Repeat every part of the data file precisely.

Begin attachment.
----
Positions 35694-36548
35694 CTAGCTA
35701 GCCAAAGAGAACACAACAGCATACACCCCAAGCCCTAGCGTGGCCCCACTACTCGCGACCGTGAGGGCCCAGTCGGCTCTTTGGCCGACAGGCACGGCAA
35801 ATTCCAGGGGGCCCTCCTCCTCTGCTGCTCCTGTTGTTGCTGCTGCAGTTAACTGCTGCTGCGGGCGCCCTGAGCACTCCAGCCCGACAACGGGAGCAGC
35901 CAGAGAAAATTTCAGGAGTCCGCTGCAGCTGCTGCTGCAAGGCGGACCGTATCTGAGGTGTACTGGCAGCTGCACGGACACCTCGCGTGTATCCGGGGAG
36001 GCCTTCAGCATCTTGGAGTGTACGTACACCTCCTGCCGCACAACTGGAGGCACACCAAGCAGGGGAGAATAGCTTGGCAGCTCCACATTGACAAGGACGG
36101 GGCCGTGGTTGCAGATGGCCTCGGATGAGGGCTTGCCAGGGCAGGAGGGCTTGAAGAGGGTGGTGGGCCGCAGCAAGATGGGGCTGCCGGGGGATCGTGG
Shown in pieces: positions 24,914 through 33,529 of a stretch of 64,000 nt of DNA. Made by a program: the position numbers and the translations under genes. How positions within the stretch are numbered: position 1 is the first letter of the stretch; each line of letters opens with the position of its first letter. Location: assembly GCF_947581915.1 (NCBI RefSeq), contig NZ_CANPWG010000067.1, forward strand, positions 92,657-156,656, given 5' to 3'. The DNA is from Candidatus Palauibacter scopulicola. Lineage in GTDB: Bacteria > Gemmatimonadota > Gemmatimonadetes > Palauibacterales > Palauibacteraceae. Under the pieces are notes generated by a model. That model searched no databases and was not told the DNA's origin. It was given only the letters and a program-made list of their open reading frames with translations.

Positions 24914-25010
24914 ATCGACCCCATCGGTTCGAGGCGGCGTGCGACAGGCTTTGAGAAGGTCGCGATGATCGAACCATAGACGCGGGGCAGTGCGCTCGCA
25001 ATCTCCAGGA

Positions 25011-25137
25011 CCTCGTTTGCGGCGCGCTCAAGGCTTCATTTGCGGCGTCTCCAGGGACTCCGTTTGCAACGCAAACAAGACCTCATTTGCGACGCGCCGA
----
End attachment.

Positions 35694-36548
35694 CTAGCTA
35701 GCCAAAGAGAACACAACAGCATACACCCCAAGCCCTAGCGTGGCCCCACTACTCGCGACCGTGAGGGCCCAGTCGGCTCTTTGGCCGACAGGCACGGCAA
35801 ATTCCAGGGGGCCCTCCTCCTCTGCTGCTCCTGTTGTTGCTGCTGCAGTTAACTGCTGCTGCGGGCGCCCTGAGCACTCCAGCCCGACAACGGGAGCAGC
35901 CAGAGAAAATTTCAGGAGTCCGCTGCAGCTGCTGCTGCAAGGCGGACCGTATCTGAGGTGTACTGGCAGCTGCACGGACACCTCGCGTGTATCCGGGGAG
36001 GCCTTCAGCATCTTGGAGTGTACGTACACCTCCTGCCGCACAACTGGAGGCACACCAAGCAGGGGAGAATAGCTTGGCAGCTCCACATTGACAAGGACGG
36101 GGCCGTGGTTGCAGATGGCCTCGGATGAGGGCTTGCCAGGGCAGGAGGGCTTGAAGAGGGTGGTGGGCCGCAGCAAGATGGGGCTGCCGGGGGATCGTGG
Shown in pieces: positions 24,914 through 33,529 of a stretch of 64,000 nt of DNA. Made by a program: the position numbers and the translations under genes. How positions within the stretch are numbered: position 1 is the first letter of the stretch; each line of letters opens with the position of its first letter. Location: assembly GCF_947581915.1 (NCBI RefSeq), contig NZ_CANPWG010000067.1, forward strand, positions 92,657-156,656, given 5' to 3'. The DNA is from Candidatus Palauibacter scopulicola. Lineage in GTDB: Bacteria > Gemmatimonadota > Gemmatimonadetes > Palauibacterales > Palauibacteraceae. Under the pieces are notes generated by a model. That model searched no databases and was not told the DNA's origin. It was given only the letters and a program-made list of their open reading frames with translations.

Positions 24914-25010
24914 ATCGACCCCATCGGTTCGAGGCGGCGTGCGACAGGCTTTGAGAAGGTCGCGATGATCGAACCATAGACGCGGGGCAGTGCGCTCGCA
25001 ATCTCCAGGA

Positions 25011-25137
25011 CCTCGTTTGCGGCGCGCTCAAGGCTTCATTTGCGGCGTCTCCAGGGACTCCGTTTGCAACGCAAACAAGACCTCATTTGCGACGCGCCGA